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Overnight Pancakes

I don’t know about the rest of you, but to me Fat Tuesday means pancakes. Maybe it is my Episcopalian background. In every Episcopal church I have attended there is great excitement about the Fat Tuesday, or more properly called Shrove Tuesday, Pancake Dinner. People gather in the church kitchen to cook massive quantities of pancakes and sausages and serve them with juice and coffee.

I have enjoyed this tradition ever since I was introduced to it, after marrying an Episcopalian. I mean, who doesn’t like to eat pancakes? And eating them for dinner does seem like an indulgent treat. But where did this tradition come from? Pancakes are relatively inexpensive to prepare and, compared to many things we might eat, not an extremely “fat” choice for dinner.

Its origins are grounded in the Lenten observance of fasting. In an earlier time Christians routinely restricted their diets during the season of Lent. During this time meat, dairy products and eggs were forbidden. Instead, people ate simpler fare, giving up dietary richness in a spirit of repentance and self-examination. So, on the eve of Lent (Shrove Tuesday is the day before Ash Wednesday, the beginning of Lent) when all the people were preparing for their Lenten fast, they cleaned out their cupboards and, to avoid waste, consumed all of the rich foods that were on hand and might spoil before Easter, some 40 days later. What better way to use eggs and butter and milk than to make a feast of pancakes?

In case you don’t plan to attend a Shrove Tuesday Pancake Dinner, or if you would like to prepare one of your own, I have a great recipe for pancakes. These pancakes are a bit unusual. The batter contains yeast and can be prepared well in advance. It keeps in the refrigerator up to one week. So stir up the batter in the morning, the night before, or even the weekend before and the batter will be ready when you are for a great Shrove Tuesday dinner, or an easy weekend breakfast.

Overnight Pancakes

1 package active dry yeast
¼ cup warm water (105 – 115 degrees)
2 teaspoons sugar
4 cups all-purpose flour
2 tablespoons baking powder
2 teaspoons baking soda
1 teaspoon salt
6 large eggs
1 quart buttermilk
¼ cup vegetable oil

Combine the yeast, warm water and sugar in a small cup or bowl. Let stand 5 minutes.

Thoroughly mix flour, baking powder, baking soda and salt in a large mixing bowl. Form a well in the center.

Beat the eggs together with the buttermilk and oil until well combined. Pour this mixture into the well formed in the dry ingredients. Stir just long enough to moisten the dry ingredients.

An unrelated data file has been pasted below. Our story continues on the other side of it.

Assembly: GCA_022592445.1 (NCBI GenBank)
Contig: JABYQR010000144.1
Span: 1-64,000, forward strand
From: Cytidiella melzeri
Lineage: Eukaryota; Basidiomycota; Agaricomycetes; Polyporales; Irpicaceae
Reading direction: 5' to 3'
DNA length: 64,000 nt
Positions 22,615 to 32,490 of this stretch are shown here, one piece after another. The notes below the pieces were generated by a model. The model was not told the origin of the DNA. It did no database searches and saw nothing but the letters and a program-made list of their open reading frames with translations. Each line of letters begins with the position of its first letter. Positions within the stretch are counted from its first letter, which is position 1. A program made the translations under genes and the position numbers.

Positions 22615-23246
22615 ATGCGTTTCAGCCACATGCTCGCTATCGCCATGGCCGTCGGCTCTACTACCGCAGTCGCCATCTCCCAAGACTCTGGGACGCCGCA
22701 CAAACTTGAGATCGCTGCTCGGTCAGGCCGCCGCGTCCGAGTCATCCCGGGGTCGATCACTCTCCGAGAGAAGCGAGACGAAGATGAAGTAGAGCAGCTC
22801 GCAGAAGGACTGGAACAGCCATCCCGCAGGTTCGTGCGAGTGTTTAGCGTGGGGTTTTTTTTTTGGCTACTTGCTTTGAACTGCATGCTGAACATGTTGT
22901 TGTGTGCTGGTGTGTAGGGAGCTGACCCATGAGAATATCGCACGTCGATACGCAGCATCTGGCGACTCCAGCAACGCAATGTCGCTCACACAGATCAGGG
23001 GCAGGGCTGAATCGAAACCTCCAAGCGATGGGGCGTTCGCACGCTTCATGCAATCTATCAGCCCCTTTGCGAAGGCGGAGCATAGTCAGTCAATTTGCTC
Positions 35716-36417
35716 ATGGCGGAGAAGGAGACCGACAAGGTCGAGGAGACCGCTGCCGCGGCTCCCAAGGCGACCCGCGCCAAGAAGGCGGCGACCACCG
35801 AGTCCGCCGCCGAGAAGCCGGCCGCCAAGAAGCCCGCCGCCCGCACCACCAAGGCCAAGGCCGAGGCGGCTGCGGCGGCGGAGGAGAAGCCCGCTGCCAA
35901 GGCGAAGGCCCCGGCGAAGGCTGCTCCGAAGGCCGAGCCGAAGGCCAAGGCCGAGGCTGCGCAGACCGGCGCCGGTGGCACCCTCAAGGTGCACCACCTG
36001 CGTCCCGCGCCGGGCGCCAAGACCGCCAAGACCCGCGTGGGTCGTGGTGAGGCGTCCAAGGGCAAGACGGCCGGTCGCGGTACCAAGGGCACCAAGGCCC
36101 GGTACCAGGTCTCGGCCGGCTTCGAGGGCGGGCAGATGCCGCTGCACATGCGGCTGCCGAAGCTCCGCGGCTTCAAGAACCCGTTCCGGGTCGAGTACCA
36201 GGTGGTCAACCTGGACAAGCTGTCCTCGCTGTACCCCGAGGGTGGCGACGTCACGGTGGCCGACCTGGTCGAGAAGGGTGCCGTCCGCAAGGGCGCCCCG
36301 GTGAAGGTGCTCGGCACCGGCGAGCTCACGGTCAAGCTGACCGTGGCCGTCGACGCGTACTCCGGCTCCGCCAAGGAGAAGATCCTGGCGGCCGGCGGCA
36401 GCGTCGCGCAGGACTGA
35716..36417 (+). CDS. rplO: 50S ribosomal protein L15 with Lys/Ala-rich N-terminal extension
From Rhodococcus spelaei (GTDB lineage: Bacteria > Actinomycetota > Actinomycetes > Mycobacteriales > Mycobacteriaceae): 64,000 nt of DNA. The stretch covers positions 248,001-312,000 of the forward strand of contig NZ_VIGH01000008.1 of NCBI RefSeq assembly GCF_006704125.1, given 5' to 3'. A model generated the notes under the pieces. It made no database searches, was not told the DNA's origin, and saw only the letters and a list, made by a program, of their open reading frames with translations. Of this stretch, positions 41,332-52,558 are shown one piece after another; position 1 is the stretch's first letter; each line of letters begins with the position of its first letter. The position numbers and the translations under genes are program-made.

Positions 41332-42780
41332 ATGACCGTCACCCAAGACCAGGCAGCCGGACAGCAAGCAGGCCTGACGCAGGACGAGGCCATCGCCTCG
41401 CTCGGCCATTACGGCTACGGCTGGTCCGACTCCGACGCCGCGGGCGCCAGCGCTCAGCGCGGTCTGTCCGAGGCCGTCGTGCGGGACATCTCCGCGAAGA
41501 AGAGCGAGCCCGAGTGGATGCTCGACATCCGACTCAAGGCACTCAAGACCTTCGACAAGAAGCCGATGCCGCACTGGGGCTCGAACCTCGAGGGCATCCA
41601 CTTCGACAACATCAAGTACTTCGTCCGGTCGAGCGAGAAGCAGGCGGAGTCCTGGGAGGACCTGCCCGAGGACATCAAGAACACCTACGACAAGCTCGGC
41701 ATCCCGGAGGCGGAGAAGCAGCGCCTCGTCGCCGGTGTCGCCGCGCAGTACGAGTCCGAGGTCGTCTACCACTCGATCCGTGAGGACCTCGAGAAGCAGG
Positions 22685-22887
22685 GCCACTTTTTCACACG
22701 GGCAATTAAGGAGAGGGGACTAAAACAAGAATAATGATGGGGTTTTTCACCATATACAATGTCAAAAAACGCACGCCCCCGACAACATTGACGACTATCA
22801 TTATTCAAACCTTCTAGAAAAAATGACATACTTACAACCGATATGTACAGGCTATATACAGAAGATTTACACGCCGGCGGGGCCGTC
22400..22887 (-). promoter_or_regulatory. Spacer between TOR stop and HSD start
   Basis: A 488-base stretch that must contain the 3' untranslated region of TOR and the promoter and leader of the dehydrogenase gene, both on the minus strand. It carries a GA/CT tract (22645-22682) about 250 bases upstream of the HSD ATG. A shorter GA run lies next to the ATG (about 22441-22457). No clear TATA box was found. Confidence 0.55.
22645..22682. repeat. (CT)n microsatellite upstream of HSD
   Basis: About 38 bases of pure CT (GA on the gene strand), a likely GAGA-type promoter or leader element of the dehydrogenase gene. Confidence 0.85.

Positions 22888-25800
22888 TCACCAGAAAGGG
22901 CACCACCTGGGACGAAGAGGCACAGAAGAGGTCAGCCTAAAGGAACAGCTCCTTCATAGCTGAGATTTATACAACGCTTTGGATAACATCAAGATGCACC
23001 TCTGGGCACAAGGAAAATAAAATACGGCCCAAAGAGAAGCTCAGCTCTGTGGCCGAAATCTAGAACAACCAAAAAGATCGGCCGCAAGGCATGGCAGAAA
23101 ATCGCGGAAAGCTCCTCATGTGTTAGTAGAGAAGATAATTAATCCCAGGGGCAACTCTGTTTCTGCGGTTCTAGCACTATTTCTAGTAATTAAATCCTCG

Add the yeast mixture and stir. Cover and refrigerate for 8 hours, overnight, or up to one week.

When you are ready to cook the pancakes, remove the batter from the refrigerator and stir well.

For each pancake, pour roughly 1/3 cup of the batter onto a hot skillet. Cook the pancake over medium to medium-low heat until the bubbles that form along the edges have popped and the edges begin to look dry and cooked.
Turn and cook briefly on the other side until browned.

Yield: 2 ½ dozen.

Note: Pancake batter may be stored in refrigerator up to 1 week.

Cooked pancakes can be frozen and enjoyed later. Place waxed between each pancake and store in a Ziplock freezer bag or other freezer container.

Frozen pancakes can be rewarmed by removing from the packaging and placing the pancake in the microwave or, better yet, the toaster.


Anonymous said...

Hey Lis, as I recall, we shared a few pancake suppers at Epiphany, yes? I still do them every year ... and look forward to them again on Tuesday. This would be a great recipe for the holidays when you had a houseful and wanted to dole out pancakes to whoever wanted them each morning. I like mine with blueberries ...

Anonymous said...

I now have new inspiration for Tuesday! I know what I'll be eating.
Great post!

Stef said...

Interesting post. Never tried a yeasty pancake before. They look great!

teresacooks said...

I love overnight waffles - now I can't wait to try these. I can't believe I've never seen anything like this before.

Anonymous said...

Can you mix this up and just leave it on the counter until the next morning, when you cook em? Would it make em like a sourdough type?

Anonymous said...

Definitely leave them out overnight, but don't use the yeast. Just mix the flour and buttermilk together, no salt, eggs, etc. Cover and leave overnight on counter. You will activate the phytase which gets rid of the phytic acid (these are the plants' natural pest control attempt and make certain nutrients unavailable to us as well, so we want to lessen them as much as possible). In the a.m. add the rest, using 2tsp baking soda instead of yeast (no baking powder needed). I leave my batters to sit out up to 24 hours. The longer the soak time, the less phytic acid remains. Wapf.org is a website for more info on this type of food prep. Sourdougha operate on this principle also. It's an ancient practice of soaking grains, not just beans, ahead of time for better nutrition!